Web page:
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Thread: Constructivist or Emotivist?

  1. #1

    Default Constructivist or Emotivist?

    I found an interesting article based on Reinin dichotomies that might differentiate between INFPs and INFJs. Since it's based off of Socionics, it says an EII or INFP, (INFj for socionics) is a constructivist, and an IEI or INFJ, (INFp for socionics) is an emotivist. Here are the descriptions of both:

    Constructivists try to get into the right mindset for an activity and it takes time for them to get from one mindset to another. When they are at home, they are mentally prepared for anything that could happen at home and when they are at work, they switch over to work-mentality. They can get overwhelmed by emotions because once they get into an emotional state, they stay in that emotional state for a long time. Constructivists avoid emotional contact with others and they don't think it's necessary to adjust to the conversation emotionally. They use automatic polite responses and customs, like starting with "how are you?" or offering their guests coffee or tea. Practical conversation (talking "business") is easier for them. They like to repeat emotional states - rereading books, watching movies that they have already seen and revisiting places they liked. They avoid movies, situations and people who give them a negative mindset, because they have a difficult time getting rid of that mindset. Constructivists use emotional anchors (carefully chosen music, books, movies) to keep or strengthen their internal emotional state.

    Emotivists try to enter the emotional atmosphere of the conversation and they try to keep the emotion in the conversation positive. They can talk about various things they have no interest in or do not believe in simply for the sake of maintaining a "positive spirit". Talking business is more difficult and the conversation topic can wander off into emotional exchange. They try to get new experiences and new emotions, which is why they travel to new places and rarely watch movies they have already seen. In emotivists calls for action/requests are not critically estimated and because of it they can get overwhelmed by them. After getting into a theme they stay in that mode of operation for a prolonged period of time and have difficulty switching, "disconnecting" (and because of it try to avoid unpleasant requests).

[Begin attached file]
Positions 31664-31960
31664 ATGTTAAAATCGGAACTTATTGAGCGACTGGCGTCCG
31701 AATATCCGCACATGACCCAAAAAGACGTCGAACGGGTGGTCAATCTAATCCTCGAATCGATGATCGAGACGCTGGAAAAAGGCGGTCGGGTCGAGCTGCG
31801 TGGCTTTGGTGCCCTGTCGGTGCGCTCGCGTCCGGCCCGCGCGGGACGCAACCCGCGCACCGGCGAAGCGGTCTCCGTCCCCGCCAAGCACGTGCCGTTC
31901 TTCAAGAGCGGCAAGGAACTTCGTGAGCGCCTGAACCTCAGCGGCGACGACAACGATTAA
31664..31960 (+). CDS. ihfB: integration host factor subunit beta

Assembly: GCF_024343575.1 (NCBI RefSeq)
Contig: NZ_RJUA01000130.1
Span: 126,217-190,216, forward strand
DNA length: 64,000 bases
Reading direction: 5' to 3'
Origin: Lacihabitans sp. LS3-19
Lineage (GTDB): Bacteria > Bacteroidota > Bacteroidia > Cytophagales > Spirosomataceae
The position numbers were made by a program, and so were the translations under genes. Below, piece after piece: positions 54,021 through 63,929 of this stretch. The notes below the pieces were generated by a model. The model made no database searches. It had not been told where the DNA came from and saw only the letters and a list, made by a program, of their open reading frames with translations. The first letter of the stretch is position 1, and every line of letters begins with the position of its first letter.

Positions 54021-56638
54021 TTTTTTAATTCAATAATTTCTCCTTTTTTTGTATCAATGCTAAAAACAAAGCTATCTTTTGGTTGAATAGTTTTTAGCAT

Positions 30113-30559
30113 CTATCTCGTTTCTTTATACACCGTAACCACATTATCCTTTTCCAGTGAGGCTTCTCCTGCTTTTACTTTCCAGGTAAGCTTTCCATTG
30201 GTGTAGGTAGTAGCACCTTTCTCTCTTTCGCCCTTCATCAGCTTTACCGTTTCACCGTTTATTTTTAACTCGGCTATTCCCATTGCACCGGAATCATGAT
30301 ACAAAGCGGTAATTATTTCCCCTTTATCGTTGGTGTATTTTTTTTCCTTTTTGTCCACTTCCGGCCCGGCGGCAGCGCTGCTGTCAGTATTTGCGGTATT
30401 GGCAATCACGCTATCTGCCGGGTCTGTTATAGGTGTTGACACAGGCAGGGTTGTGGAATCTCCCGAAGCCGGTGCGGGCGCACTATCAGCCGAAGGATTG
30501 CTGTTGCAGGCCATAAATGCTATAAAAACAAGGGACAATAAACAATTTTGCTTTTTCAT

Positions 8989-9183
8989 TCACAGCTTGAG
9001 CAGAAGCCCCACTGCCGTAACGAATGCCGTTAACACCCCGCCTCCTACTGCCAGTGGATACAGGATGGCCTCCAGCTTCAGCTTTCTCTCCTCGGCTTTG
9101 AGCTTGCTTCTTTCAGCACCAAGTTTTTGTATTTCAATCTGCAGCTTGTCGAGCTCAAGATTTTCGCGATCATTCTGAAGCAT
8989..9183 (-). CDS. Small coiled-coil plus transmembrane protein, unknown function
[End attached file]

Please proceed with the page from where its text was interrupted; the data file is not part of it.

As an INFP, I can easily relate to the constructivist mindset. I definitely agree with this section: "They like to repeat emotional states - rereading books, watching movies that they have already seen and revisiting places they liked. They avoid movies, situations and people who give them a negative mindset, because they have a difficult time getting rid of that mindset. Constructivists use emotional anchors (carefully chosen music, books, movies) to keep or strengthen their internal emotional state. "

    I would like to know if INFPs and INFJs can relate to their descriptions. If so, give examples. Thanks!

  2. #2
    Earth Exalted Array Thursday's Avatar
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    Mar 2008
    8w9 sp/sx



    its a lot like acting
    it explains why i see myself as a spy/detective/chameleon

    my emotions are outside of me
    I N V I C T U S

  3. #3
    Junior Member Array AscendingFlame's Avatar
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    Jul 2008


    INFP here and the Constructivist rings very true for me. It's very hard for me to do anything if I'm not in the right mindset. Different mindsets for work and home is totally me. It also explains why I have a real problem when I have to take work home. It confuses the mindsets.

    Watching movies and reading books again - totally me. If I really like a film, I will watch it over and over again. Same with books and music.

    I really liked that picture of emotional anchors. I definitely use those. Also the thing about it being very hard to get rid of a negative mindset was unfortunately very true. Happy films/books/music help a lot in that respect.

  4. #4
    Striving for balance Array Little Linguist's Avatar
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    Jun 2008


    Strangely enough - I am both.

    On the one hand, I enjoy watching a movie or listening to a song I like 20 times (really extreme, I know). I can even enjoy a movie I really like the next day. Usually I really exaggerate it to the point where I cannot listen to it or watch it anymore, whereupon I will not listen/watch it for a year or more - maybe even several years. Then I will "re-discover" it by chance and the process begins anew - it is like finding a new "treasure."